3:55pm Friday 18th January 2013
By Tim Ridgway
Housing, public transport, offices and shops – all are things that we rely on as we go about our daily lives. But making sure enough is provided and in the right places takes years of planning. As decision makers look to agree the development blueprint for Brighton and Hove until 2030 at the end of the month, reporter TIM RIDGWAY asks just what the City Plan will mean to you.
Located on the edge of the city is a vast, green and relatively quiet open space.
For hundreds of years Toad’s Hole Valley, just off King George VI Avenue in Hove, has sat undeveloped while residential and suburban areas have sprung up around it.
Then, in the early 1990s, the 47 hectare site became cut off from the rest of the Sussex Downs with the construction of the A27 bypass.
Two decades on, the privately-owned plot, which is fenced off but home to a plethora of birds, foxes and other wildlife, lies at the centre of a debate which will guide the future of Brighton and Hove.
On the one side are bosses at Brighton and Hove City Council who claim it is the “last piece of the jigsaw” in providing a “balanced” city.
They add without the valley, they cannot provide enough homes, schools, office space, a nature reserve and other facilities to meet future demand and help the city thrive.
On the other are conservationists and anti-developers – labelled by opponents as “Nimbys” – who believe the land must be protected from development.
The future of the valley will be decided in a crunch debate as councillors decide on the City Plan, which will guide development in the area until 2030.
Work on the 20-year plan first began in 2010 and is due to be completed at the end of this month.
Deputy council leader Phélim MacCafferty said: “No one would opt to develop greenfield sites if there were alternative options available. “Toad’s Hole Valley is privately owned, so plans could come forward at any time. “Its inclusion is important because identifying it in the City Plan gives us the opportunity to guide development on the site.”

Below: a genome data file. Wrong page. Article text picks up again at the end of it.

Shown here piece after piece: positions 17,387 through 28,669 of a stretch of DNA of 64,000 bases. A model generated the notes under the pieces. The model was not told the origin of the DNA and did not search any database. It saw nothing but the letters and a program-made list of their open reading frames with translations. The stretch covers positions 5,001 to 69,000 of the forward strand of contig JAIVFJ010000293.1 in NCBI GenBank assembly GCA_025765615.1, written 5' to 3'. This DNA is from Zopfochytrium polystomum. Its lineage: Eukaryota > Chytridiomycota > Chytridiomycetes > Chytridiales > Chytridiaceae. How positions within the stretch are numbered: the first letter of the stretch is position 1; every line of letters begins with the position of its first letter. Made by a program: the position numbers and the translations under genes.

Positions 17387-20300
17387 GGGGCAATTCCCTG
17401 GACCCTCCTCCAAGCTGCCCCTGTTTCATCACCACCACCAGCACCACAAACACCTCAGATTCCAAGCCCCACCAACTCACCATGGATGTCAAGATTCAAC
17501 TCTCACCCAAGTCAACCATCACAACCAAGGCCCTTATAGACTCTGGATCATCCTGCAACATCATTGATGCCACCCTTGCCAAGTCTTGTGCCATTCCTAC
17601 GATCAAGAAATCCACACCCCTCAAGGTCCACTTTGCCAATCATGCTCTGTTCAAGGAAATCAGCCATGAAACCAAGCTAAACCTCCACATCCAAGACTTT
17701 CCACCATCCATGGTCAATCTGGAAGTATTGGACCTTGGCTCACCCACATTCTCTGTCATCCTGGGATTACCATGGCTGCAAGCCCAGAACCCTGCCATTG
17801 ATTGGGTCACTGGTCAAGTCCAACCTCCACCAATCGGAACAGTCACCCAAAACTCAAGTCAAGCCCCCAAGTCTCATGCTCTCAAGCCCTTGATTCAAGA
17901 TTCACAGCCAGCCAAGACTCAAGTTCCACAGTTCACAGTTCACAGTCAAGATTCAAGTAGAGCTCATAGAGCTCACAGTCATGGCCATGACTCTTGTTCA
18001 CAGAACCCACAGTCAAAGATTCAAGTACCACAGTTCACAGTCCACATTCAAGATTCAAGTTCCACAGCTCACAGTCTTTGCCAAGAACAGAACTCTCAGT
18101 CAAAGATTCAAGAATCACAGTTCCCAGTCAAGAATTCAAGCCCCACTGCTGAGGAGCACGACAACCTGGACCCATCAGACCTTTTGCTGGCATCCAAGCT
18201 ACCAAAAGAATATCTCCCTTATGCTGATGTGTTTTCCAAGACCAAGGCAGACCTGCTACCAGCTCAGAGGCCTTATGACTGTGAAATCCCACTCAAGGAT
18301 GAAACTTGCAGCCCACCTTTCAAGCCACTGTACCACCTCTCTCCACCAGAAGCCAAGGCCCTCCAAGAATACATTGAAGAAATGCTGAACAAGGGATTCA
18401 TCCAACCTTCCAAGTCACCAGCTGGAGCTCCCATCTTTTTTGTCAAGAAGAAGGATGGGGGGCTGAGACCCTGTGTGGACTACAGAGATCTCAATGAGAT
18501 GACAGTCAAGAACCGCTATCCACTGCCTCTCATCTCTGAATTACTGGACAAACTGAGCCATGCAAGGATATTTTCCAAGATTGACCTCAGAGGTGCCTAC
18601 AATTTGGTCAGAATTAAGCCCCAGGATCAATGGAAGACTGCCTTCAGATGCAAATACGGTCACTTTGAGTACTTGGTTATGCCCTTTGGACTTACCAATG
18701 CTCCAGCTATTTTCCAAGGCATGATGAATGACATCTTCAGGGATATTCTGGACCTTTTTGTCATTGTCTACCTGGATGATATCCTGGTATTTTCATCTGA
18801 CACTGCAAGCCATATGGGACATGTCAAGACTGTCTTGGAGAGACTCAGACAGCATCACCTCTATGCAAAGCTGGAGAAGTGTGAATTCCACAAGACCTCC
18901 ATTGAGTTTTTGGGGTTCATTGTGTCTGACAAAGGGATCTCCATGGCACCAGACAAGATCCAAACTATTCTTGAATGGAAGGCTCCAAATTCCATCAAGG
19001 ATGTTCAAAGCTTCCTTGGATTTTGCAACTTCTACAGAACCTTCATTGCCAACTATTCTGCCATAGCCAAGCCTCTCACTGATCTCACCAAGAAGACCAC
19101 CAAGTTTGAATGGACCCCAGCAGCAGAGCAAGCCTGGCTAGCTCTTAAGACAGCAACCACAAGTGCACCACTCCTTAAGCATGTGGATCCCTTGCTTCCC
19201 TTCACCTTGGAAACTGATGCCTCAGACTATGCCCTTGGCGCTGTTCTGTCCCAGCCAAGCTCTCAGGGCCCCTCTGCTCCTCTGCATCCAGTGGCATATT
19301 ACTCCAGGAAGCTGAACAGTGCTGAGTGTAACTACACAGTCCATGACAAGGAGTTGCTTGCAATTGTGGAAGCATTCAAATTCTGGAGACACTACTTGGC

The council’s Green administration took the bold move to include the targets more than a year ago.
It claims the land, which is owned by the Cook family and was previously earmarked as a potential home for Brighton and Hove Albion, could provide a carbon neutral “One Planet Living” development.
Included in it would be 700 homes, a secondary school, business park and transport links.
It adds failing to include it in the document would leave the authority well short of the national housing target set by Government.
This would open the council up to a lengthy legal challenge with the planning Inspectorate at a cost of tens of thousands of pounds to the taxpayer.
Coun MacCafferty claimed the sustainability aspect of the scheme would “put the city ahead of the game”.
But opponents suggest there is another way.
Michael Ray, former head of planning for Hove, made the case at a Regency Society debate earlier this week.
Mr Ray said: “A totally green approach to the city’s future would be to avoid any development of Toad’s Hole Valley.”
He added: “Development of the valley would be the end of the road for the city.”
Further concerns raised were the potential for increasing flooding risk to existing homes and harm to wildlife.
Mr Ray added the local authority needed to focus its search on “windfall sites”, which are developed land which unexpectedly become available.
Labour councillor Brian Fitch, who represents Hangleton and Knoll, home to Toad’s Hole, helped collect more than 1,300 signatures as part of a campaign to Save Our Valley.